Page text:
Eric

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### ArvySenior Member

Hi Eric,

I think you are right about boat building supposed to be easy, I totally agree, and this is also why I want the framespacing to be 400 mm (about 16") and round off the plate and profile thicknesses to the next readily available sizes.

Where I run into tho is that when using Dave Gerr's book I get a hull plating thickness of 6.2 mm and when I round this up to the next available thickness, I will have to use 8 mm thick plates (for a 40ft yacht this seems an awfull thickness) as 7 mm isn't readily available (I am looking for different suppliers now). When I would be using steel, the calculated thickness is 3.91 so that would round up to 4 mm, but in that case I would probably use use 5 mm for the extra mm to rust away.

For frames and longs I don't mind putting in an extra mm, but the plating is such a large part of the structure that it will add significantly to the weight of the structure.

I think I will look up the lloyds class rules and iso 12215 and see where those calculations lead to.

In Gerr's book there is also a lightweight aluminum section and following those calculations (with same frames and longs), the bottom plate thickness required is only 5,45 mm so 6 mm would do. I just find this kinda strange as the earlier scantling was already the minimum..

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### Eric SponbergSenior Member

Dave Gerr's book is not intended to be a definitive engineering guide. It uses much simpler methods of determining scantlings that are not as fundamental or as accurate as the classification society rules (ABS, Lloyds, etc.) which are based on more fundamental engineering principles. So when Gerr's book gives you a thickness of 6.2 mm, you can take it with a grain of salt, and round down as well as up.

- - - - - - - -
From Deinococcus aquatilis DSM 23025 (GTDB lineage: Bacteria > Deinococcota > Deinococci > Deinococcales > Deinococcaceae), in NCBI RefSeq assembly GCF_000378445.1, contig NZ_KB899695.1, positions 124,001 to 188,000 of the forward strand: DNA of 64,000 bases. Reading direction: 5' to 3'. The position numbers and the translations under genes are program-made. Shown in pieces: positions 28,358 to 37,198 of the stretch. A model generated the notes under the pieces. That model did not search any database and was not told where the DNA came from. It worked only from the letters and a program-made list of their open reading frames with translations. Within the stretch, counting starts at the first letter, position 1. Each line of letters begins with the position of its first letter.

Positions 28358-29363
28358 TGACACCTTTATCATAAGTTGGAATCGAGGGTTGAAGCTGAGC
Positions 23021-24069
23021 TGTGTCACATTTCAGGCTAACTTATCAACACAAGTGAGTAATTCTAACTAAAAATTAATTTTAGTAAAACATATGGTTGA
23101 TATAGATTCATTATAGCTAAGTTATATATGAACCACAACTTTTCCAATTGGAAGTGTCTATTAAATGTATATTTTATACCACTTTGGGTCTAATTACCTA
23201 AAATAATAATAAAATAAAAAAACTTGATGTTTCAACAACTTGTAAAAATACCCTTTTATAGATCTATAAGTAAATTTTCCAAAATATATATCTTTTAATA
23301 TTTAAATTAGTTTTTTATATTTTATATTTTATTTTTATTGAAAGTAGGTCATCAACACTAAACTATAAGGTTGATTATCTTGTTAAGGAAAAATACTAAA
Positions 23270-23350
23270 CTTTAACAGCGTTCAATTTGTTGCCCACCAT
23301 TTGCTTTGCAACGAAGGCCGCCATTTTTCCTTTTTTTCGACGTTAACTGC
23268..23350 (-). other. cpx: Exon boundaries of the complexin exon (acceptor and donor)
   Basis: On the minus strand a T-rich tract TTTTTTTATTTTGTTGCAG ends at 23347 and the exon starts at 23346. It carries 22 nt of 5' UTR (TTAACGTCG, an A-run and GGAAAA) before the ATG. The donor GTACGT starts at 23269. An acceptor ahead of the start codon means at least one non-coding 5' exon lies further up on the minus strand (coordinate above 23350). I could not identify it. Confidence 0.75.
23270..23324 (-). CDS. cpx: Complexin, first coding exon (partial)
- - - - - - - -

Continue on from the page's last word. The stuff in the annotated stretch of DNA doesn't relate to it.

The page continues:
In classification society scantling rules, the strength and modulus of elasticity of the materials figure directly into the equations for plating thickness and frame size. Frame spacing, frame length, and plating panel sizes are all parts of the equations, so you have much more control over the determination of scantlings than you do with Gerr's book. It's much more number crunching, but it is also much more accurate, and you get to the minimum required scantlings with a much better degree of accuracy.

Eric

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### chandlerSenior Member

Eric
Thanks for the response on carbon rig design.
What do you think of Gerrs vs mcnaughtons scantling rules. Do you think either should be used?
Chandler

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### Eric SponbergSenior Member

Chandler,

I have not read McNaughton's scantling rules, so I cannot comment on them. As for Gerr's, they are good for a first pass in preliminary design, but I would not be assured that they would stand up to engineering scrutiny, particularly when taking the design through compliance with classification society rules or through ISO/EU standards. The only way to be assured of that is to actually go through those types of calculations later on in the design process.

Eric

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### ArvySenior Member

Eric,

You are right, I now started the number crunching using the Germanischer Lloyd class rules, and it sure is a lot of number crunching. But as a mechanical engineer, I am rather pleased that the GL rules work with the section modulus of the structural parts. Using the section modulus instead of just some rule with unexplained coefficients (is this also an english word?) gives me more confidence.

But for hull plating thickness using standard mild steel the scantlings happen to be identical between GL and Gerr's (3,91 mm, so use 4 mm). When using aluminum al5083 there is more than 1 mm difference (GL: 5.2, Gerr: 6.2, so I would go for 6).

But at the moment I am still number crunching, and I will post the differences from my calculations, this might be interesting for other people as well.

Greets,
Arvy